My second-highest recommendation is the first half of an anime series by Production I.G. (Ghost in the Shell: Stand Alone Complex, the animated bit in Kill Bill). I say the first half because the series is split into two different eras; the first thirteen episodes are set in the Heian period while the second half is about the same characters reincarnated into modern Tokyo. Telling a story of Minamoto no Raikō (more or less the Heian era’s answer to King Arthur, except not a king – and in this case replaced by his kid sister) and
his her heroic companions, Otogi Zoshi’s “Heian
Chapter” presents the warrior (and rogue) side of the period amidst the kind of
artifact-retrieving quest familiar to tabletop gamers.
Otogi Zoshi is worth watching for the opening theme – 漸 ZEN by techno band ATTACK HAUS – alone, but that doesn’t help much with introducing players to the Heian era. What does help is how the series shows the uneven relations between the samurai class and their noble masters, how it contrasts the placidity of Heian-Kyo with the poverty and violence of the countryside, and how the series directly subverts Onmyōji by turning Abe no Seimei into the villain.
Otogi Zoshi “Heian Chapter” is far from perfect; the plotting is occasionally muddy and the animation is sometimes clumsy. As a thirteen episode series, it’s a much bigger time-sink than Onmyōji, but Production I.G. also created a 45 minute OVA (original video animation) called Kai Doh Maru (怪童丸, Kaidōmaru) that covers much of the same ground. (In fact, I highly suspect Kai Doh Maru was produced as a proof of concept for Otogi Zoshi.)
Kai Doh Maru is about different versions of the same characters who appear in Otogi Zoshi and indulges in some of the same conceits (this time the gender-swapped member is the usually Hercules-like Kintaro). It’s more lavishly animated than the TV series, but it also relies much, much more heavily on previous familiarity with the original folklore. Frankly, it’s a beautiful mess and you’re better off watching the first two episodes of Otogi Zoshi – or, if you like classic black-and-white cinema, going with my next recommendation.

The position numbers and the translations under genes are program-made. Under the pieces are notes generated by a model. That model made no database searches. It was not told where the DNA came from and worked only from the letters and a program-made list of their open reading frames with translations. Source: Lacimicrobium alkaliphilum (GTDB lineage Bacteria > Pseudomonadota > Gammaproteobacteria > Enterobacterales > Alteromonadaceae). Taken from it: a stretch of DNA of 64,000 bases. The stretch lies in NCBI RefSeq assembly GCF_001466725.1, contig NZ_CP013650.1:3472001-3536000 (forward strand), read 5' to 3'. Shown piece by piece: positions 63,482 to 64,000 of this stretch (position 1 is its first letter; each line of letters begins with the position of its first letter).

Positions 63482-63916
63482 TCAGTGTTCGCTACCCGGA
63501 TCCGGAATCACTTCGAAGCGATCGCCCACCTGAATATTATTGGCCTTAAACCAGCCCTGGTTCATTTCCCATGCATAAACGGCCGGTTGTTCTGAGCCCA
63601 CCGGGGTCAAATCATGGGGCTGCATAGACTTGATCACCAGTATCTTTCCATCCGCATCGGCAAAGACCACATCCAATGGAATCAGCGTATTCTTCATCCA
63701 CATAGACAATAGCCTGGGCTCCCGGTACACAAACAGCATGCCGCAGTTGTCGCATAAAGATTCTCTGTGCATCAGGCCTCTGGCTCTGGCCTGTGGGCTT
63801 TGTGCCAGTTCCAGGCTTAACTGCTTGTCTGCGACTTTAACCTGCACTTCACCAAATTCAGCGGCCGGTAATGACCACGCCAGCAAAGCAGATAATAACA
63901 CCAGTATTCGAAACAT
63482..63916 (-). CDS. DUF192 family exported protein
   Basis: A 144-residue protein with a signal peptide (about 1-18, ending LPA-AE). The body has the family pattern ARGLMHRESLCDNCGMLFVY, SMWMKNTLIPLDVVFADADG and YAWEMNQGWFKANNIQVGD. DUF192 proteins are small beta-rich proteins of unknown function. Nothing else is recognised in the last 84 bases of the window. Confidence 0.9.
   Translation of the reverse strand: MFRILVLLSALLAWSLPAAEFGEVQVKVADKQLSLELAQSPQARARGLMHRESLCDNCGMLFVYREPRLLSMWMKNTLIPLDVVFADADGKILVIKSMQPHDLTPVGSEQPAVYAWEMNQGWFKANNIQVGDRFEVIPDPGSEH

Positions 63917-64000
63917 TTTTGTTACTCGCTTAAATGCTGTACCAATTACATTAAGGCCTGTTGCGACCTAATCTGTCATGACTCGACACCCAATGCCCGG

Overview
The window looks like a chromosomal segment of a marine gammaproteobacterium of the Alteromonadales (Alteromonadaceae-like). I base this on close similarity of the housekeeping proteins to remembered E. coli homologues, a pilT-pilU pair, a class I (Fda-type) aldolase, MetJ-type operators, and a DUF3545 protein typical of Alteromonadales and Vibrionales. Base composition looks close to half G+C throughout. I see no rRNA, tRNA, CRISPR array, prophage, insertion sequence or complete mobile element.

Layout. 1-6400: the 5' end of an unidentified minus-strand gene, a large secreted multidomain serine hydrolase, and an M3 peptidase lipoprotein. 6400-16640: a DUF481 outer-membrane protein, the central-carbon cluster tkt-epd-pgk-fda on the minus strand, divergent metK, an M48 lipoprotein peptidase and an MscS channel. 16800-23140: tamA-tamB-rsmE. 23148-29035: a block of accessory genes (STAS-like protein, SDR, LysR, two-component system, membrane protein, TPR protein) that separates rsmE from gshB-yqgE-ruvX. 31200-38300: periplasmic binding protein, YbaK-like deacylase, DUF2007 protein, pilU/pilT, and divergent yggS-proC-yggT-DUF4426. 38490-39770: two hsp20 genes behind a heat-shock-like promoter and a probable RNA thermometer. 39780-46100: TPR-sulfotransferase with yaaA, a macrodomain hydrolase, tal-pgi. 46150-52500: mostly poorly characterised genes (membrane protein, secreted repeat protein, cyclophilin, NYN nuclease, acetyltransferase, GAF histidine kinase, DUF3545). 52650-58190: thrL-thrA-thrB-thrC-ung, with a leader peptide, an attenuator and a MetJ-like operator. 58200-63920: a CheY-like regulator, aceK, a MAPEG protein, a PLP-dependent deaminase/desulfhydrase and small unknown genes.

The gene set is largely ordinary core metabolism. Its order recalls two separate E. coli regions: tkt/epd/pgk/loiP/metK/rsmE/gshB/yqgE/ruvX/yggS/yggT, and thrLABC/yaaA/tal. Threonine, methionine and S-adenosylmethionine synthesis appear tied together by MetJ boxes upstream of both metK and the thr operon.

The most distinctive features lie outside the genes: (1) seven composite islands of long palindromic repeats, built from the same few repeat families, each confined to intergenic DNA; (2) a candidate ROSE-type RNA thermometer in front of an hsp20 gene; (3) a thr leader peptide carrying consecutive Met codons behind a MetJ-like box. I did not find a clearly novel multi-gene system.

Kuroneko (藪の中の黒猫, Yabu no Naka no Kuroneko?, "A Black Cat in a Bamboo Grove") (1968)
This is unreservedly the best film on this list. It’s a shocking and sensual horror film that’s also a sly social satire. It shows the poverty of the commoners, the brutality and frustrating humiliation of the warriors, and the condescending beauty of the nobility in equal measure. It’s great.
It’s also, of course, a black-and-white movie that’s probably older than most of your players so… umm… they may not be that keen on watching it. If your gaming group includes true cineastes, though, forget what I said about Onmyōji and watch this first!
Raiko no Minamoto – hero of Otogi Zoshi and Kai Doh Maru – returns to the screen, but this time he’s a fatuous martinet who fobs off his monster-killing duties on a subordinate. That subordinate, unfortunately, happens to be the husband of one of the two vampire/cat women who are eating the samurai of Heian-Kyo – and he’s the son of the other woman. This leads to haunting man/ghost lovemaking, severed limbs, and twisted loyalties. It’s great.
No, seriously. It’s great.
(Going slightly off-track for a moment, I have to say that people running Kindred of the East should just chuck out all of the recommended movies in that game’s filmography and just watch Kuroneko instead. Unlike The Bride with White Hair or Demon City Shinjuku, Kuroneko is actually about the damned coming back from hell to feast on the living. The fact that Kuroneko is not included in KoTE’s recommended viewing almost makes me think that the writers didn’t do a whole lot of research. Ha-ha-hah! Surely that couldn’t be true?)
Anyway, Onmyōji, Otogi Zoshi, and Kai Doh Maru can be found for reasonable prices online (and rented from Netflix, I think). Kuroneko is part of the Criterion Collection and so is readily available in finer stores and on Hulu. Watch ‘em.
…If you’re going to run or play in a Heian game, of course.